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S.S. Kresge questions

Discussion in 'Shotguns' started by pinkponies, Aug 28, 2008.

  1. pinkponies

    pinkponies New Member

    Hi everyone! I'm a grad student in a forensic medicine program and I am working on a theoretical case right now that invovles a S.S. Kresge, model 151, 12-gauge, single-shot gun. From what I have been able to find, which is not much, it is a break-open shotgun. We are presented with the decedent having a single gunshot wound, which is situated within a 12.1cm X 5.7cm V-shaped area of shoot depostition, with a second, faint, soot pattern at the side of the V. We are asked to determine what could have caused this. From the little I know about guns, a V-shape is often assoicated with the cylinder gap of revolvers, but we were told that the above shotgun was found at the scene, lying next to the victim. If anyone has any ideas what might have caused the V-shape, I would greatly appreciate your opinions. I have been racking my brain for this one for a week now!! Thanks again for your time and thoughts!
  2. ZeSpectre

    ZeSpectre Well-Known Member

    How about pictures?
    I'm interested to see what this is all about.
  3. plumberroy

    plumberroy Well-Known Member

    Was shot cup in the wound ? the wound description would lead me to think the shot was fired from about 30 degree angle if the barrel was in contact or close enough for the wad to make contact before it cleared the barrel it could went gases to one side of the wound the angle would cause the V shape pattern
    take it for what its worth I'm just an old hillbilly plumber
  4. texfed

    texfed Well-Known Member

    That shotgun is old as can be....S.S. Kresge was the forerunner of KMart.

    The only reason I'm mentioning it is that these were very cheap firearms even back then. I'm guessing that the shotgun is very loose from years of use.

    You didn't mention if the barrel had been sawed off either, which I'm guessing may be a possibility, given it's age and use in a criminal act.

    My GUESS would be .....a combination of deterioration of the weapon and a short barrel would give a similar signature to a revolver (albeit larger) discharged at a close distance. On the type of weapon I'm picturing, the GSR would be extensive due to un burnt or partially burned powder.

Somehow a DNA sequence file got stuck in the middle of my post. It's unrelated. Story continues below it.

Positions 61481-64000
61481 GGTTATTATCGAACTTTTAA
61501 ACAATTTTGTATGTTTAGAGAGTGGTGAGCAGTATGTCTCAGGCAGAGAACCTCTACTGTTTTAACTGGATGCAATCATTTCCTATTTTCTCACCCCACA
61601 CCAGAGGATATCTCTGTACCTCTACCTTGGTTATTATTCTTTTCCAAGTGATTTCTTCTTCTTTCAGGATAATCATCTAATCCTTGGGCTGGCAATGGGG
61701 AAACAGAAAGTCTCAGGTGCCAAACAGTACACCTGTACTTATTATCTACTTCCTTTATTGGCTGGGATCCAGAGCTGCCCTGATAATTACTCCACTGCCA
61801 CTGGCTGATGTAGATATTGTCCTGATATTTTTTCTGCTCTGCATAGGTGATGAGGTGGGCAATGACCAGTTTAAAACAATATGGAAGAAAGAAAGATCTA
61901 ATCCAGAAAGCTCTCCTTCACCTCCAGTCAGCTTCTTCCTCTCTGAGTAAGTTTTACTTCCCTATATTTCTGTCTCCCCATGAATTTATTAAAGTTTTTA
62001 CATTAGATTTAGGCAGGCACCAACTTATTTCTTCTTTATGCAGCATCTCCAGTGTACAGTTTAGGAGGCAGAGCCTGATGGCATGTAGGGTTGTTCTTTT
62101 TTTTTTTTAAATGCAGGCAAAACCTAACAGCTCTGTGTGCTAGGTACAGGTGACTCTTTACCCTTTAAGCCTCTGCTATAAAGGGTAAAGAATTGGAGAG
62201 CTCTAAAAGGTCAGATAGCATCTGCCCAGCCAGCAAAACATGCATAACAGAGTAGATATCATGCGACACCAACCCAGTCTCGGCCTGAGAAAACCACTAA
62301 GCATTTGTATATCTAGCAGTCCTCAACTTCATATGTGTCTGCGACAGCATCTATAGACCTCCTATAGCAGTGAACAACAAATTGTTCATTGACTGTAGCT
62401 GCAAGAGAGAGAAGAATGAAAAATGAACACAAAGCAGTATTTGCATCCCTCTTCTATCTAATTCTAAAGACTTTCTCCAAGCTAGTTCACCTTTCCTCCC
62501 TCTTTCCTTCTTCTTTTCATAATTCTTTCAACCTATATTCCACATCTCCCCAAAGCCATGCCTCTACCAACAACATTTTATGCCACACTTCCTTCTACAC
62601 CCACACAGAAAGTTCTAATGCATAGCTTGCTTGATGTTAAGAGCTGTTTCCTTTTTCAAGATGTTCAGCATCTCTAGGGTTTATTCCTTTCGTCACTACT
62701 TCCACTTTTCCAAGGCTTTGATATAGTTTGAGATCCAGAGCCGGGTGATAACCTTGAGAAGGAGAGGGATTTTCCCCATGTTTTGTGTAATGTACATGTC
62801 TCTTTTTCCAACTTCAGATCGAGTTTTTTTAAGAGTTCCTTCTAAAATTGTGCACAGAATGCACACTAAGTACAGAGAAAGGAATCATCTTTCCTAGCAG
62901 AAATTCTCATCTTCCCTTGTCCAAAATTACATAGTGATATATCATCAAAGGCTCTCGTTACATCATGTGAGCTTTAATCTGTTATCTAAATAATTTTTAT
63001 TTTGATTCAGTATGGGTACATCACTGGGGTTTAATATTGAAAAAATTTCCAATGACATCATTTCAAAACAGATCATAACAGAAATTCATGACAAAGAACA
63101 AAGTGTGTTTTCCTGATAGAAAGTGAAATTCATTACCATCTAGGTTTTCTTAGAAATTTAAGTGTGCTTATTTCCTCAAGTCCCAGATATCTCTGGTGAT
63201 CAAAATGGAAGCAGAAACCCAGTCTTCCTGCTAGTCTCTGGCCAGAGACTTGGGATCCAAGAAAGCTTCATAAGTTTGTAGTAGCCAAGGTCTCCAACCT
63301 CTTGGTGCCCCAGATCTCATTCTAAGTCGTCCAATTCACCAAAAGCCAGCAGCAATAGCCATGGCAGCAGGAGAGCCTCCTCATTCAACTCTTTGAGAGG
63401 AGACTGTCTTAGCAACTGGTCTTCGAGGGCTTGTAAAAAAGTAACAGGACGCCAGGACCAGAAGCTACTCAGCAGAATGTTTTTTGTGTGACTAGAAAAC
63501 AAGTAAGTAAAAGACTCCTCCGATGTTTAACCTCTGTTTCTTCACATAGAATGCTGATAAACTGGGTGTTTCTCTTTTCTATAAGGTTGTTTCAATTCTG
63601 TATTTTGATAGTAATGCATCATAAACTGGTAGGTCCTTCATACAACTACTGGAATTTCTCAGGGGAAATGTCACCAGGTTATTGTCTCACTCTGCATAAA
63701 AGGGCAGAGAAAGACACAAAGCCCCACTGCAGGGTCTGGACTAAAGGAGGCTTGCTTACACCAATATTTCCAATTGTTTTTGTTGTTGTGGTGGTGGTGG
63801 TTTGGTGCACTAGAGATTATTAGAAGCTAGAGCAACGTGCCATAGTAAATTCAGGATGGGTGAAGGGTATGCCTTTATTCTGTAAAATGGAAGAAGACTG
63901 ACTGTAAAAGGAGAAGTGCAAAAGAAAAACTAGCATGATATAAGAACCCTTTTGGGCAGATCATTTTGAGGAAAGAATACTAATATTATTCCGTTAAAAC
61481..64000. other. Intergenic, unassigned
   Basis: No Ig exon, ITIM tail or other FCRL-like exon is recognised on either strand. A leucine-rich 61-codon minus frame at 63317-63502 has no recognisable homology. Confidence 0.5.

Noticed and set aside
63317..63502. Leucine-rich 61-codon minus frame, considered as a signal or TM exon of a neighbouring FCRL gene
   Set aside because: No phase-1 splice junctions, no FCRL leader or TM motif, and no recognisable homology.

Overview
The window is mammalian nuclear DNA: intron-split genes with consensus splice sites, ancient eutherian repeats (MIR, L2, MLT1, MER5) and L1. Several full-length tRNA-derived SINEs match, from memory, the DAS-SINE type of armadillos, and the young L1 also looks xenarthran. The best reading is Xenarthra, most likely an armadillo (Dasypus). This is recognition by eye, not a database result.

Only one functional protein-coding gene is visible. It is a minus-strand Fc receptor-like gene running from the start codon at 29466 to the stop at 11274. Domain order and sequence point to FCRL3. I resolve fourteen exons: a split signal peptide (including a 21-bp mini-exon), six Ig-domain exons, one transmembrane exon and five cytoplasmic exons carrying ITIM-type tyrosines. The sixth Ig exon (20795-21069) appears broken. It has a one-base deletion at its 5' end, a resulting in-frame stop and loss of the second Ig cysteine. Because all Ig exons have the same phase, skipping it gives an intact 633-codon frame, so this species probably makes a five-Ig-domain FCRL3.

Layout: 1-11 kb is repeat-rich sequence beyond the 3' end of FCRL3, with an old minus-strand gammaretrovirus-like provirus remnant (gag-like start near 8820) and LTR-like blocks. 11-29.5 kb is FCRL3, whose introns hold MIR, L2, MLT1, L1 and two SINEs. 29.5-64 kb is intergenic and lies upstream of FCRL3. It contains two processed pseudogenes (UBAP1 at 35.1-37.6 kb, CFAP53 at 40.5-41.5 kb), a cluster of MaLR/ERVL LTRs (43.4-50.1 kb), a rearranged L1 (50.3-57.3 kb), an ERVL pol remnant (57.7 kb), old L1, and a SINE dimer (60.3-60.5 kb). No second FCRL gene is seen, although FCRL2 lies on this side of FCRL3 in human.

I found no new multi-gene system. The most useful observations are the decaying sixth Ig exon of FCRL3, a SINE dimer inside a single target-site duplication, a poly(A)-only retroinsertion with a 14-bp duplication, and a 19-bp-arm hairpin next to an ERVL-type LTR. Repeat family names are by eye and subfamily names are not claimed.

Anyhow...my guess without crime scene analysis.
  5. Clipper

    Clipper Well-Known Member

    It sounds like a suicide, where the vic held the gun at a shallow angle to be able to get at the trigger. A V-shaped wound would likely result as the shot from the farthest point of the muzzle dispersed more before striking than that from the closer, contact point of the muzzle, which struck sooner. Recoil might have moved the muzzle somewhat before all the combustion products exited the barrel, resulting in your secondary, fainter soot stain...After all, you're only talking about a 6" long 'V' that's just over 2.25" wide max...That works out to about a 6* angle for a .80 bore and a 6" wound (gimme a break, guys, I'm rounding, and I can't find my calculator).
  6. pinkponies

    pinkponies New Member

    Thank you all so much, guess I shoulda include a little bit more info, although we were not given much. We do not know if the wad was in the wound or not, we do not know if there were any casings or such found at the scene or any blood splatter. We do know that the shotgun was equipped with a hammer block safety. The muzzle-to-garment distance at time of discharge is 46 cm. The trigger-to-muzzle length is 76 cm (so not sawed off), and the distance from the decedent's tip of idex finger-to-wound is 69 cm. So I do not think she could have committed suicide, due to the difference is distances of 53 cm, and she was wearing shoes, so she could not have pulled the trigger with her toe. She had "supposedly" grabbed the gun out of her boyfriends hands and said she was going to kill herself, and then proceded to shot herself in the chest, so she would not have had time to set up any type of mechanism. I'm just really stuck on the V-shaped soot deposition! Again thanks for your time and thoughts, I do appreciate it!! And sorry we were not given any pictures or graphs, because this is all hypothetical.
  7. Fred Fuller

    Fred Fuller Moderator Emeritus


    Question number one, theoretically speaking of course- do you suspect homicide or suicide? Were there prints on the shotgun? If so, whose were they? Were there prints on the expended shotgun shell? If it's a single shot, the fired shell should still be in the chamber...

    Was the soot deposit found on your theoretical decedent's theoretical clothing? Or skin? Are there any 'fold patterns' from clothing or skin evident in the soot deposit?